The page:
What is Keystone Pricing? Everything You Need to Know

By Thomas Bennett Financial expert at Priceva
Published on March 10, 2023
If you are a retailer or just a person who is interested in e-commerce and perhaps wants to open a business in the future, then you are most likely already familiar with some pricing strategies.

In this article we will talk about keystone pricing. This is one of the simplest and most effective strategies that can suit you, whether you already have a developed business, or you’re at the beginning of your journey. We will analyze the pros and cons, talk about how to use this strategy correctly, give examples, and compare it with other pricing strategies.

Keystone Pricing Definition

Keystone pricing is a pricing strategy in which the mark-up on goods is 100% of the wholesale value. That is, you are selling a product for twice the wholesale price. The calculation of the price of a product with such a strategy has the following form:

Keystone price = wholesale price x 2

Keystone pricing has been around for quite some time. This strategy began to be used even before the invention of computers, when there were no resources to calculate revenue, costs, and so on. All calculations were carried out manually, so keystone pricing was as convenient as possible from the point of view of mathematical calculations, as well as quite profitable from the point of view of revenue.

How Does Keystone Pricing Work?

Let's analyze this strategy by example: let's say you are a jewelry seller. You buy earrings for $20 per pair. You will sell them for $40 – this will be your retail price. Thus, you get a margin of 100%.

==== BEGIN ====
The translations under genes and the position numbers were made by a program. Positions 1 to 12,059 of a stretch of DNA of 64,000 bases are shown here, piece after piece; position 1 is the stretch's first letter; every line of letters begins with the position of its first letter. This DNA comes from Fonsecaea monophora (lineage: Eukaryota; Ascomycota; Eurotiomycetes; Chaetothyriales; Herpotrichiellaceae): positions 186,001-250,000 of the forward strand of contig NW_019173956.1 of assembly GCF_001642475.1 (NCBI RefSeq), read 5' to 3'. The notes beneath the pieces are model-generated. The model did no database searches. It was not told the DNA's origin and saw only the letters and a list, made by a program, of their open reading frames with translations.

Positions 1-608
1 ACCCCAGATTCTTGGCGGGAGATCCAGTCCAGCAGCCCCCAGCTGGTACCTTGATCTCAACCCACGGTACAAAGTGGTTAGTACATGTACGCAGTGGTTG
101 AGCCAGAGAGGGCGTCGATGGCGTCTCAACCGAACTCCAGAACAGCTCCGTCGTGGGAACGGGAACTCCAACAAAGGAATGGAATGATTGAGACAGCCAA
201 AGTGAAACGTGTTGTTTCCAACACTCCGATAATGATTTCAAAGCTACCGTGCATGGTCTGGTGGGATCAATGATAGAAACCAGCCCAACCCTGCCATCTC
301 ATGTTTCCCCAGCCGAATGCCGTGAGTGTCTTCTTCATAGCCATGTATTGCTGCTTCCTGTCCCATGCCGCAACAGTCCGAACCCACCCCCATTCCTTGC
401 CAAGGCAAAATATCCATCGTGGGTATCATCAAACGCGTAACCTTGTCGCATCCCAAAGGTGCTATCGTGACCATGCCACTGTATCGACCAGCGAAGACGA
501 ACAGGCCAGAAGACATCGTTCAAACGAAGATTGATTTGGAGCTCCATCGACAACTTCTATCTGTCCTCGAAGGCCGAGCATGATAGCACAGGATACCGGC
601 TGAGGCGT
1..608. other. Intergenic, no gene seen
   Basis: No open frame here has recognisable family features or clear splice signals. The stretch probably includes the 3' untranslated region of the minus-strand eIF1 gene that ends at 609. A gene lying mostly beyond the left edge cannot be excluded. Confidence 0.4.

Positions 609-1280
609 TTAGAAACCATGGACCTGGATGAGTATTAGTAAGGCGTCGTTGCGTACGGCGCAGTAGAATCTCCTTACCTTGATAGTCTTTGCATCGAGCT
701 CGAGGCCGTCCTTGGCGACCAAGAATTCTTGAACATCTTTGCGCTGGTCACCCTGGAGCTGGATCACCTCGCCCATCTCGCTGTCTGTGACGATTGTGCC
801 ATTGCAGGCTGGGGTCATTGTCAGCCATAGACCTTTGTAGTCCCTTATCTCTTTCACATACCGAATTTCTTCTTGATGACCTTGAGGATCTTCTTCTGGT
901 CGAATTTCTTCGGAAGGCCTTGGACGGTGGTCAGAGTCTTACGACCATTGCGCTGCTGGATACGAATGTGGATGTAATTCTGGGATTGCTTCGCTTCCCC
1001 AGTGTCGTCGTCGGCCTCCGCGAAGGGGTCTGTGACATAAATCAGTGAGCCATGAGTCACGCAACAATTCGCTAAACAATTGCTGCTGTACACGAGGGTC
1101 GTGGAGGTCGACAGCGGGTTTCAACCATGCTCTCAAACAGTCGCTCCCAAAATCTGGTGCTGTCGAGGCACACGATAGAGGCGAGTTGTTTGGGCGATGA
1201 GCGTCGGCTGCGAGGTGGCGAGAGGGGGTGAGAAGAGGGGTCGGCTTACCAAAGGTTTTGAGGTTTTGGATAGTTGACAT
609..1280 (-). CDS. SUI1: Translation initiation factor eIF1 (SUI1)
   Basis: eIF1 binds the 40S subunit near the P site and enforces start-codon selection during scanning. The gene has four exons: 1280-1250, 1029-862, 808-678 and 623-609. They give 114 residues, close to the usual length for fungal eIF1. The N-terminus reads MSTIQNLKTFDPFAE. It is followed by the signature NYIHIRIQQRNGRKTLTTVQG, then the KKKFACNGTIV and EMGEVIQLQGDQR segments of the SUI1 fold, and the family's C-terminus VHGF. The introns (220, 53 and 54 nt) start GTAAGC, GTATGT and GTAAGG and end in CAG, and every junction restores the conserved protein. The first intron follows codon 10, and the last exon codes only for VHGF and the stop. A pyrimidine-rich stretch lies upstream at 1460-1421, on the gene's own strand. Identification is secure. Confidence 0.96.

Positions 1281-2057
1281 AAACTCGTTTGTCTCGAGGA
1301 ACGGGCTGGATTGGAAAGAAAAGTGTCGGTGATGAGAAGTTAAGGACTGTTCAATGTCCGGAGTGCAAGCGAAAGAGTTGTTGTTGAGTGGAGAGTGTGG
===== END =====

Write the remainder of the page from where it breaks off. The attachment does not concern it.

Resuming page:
So, here the profit margin of $20 is 100% of the cost price and 50% of the final retail selling price.

But do not forget that this margin will not go completely into the retail pocket. Because there will also be costs for marketing, shipping, packaging, and so on. All these costs will be included in the markup.

Keystone Pricing Examples

Let's analyze some more examples in more detail. Let's say you are the owner of an online school supplies store. You buy notebooks from the manufacturer wholesale for $1. You buy 1,000 notebooks for a total price of $1000. So you will be selling this product for $2 apiece. This will be a 100% markup: keystone pricing.

The wholesale price may depend on multiple factors, including the labor cost, the material cost, and delivery fees. Still, your price depends only on the wholesale price.

Background of Keystone Pricing

Again, the term "keystone pricing" has been around for a long time. Initially, this method reflected two margins: the first is the manufacturer's margin, and the second is the retailer's margin. Let’s say a manufacturer makes boots and spends $25 on materials. For their skills and time they spent, they make a markup of 100%, so now these boots already cost $50. The retailer buys them for $50, and also makes a markup of 100%. So the customer buys these boots for $100.

It was considered a bargain back in those times, and the strategy is still used to this day.

Keystone Pricing Pros and Cons

Like any other strategy, keystone pricing has its pros and cons:


The most important plus is simplicity. Among many other options, this one will be the easiest to implement. You will save time and nerves, because with this method, the calculations are the simplest.

You will be able to think through your strategy better and have a more accurate idea of your store's income and expenses.

The simplicity also extends to the fact that it doesn’t take much time to apply it. And this means you’ll have more time to spare for other parts of your business.


There are also some drawbacks to this pricing strategy.

One disadvantage is that this strategy cannot be applied everywhere. There are areas in which the margin is much more than 100%: pharmaceuticals, mobile phones, luxury goods, and groceries. Selling goods in these areas at a 100% markup will simply be unprofitable. There will be a big risk of burning out.

There are also industries where the margin, on the contrary, is less than 100%. In this case, your supply will exceed the demand, and it will not be profitable for you, since some of your goods will be sitting idly in the warehouse.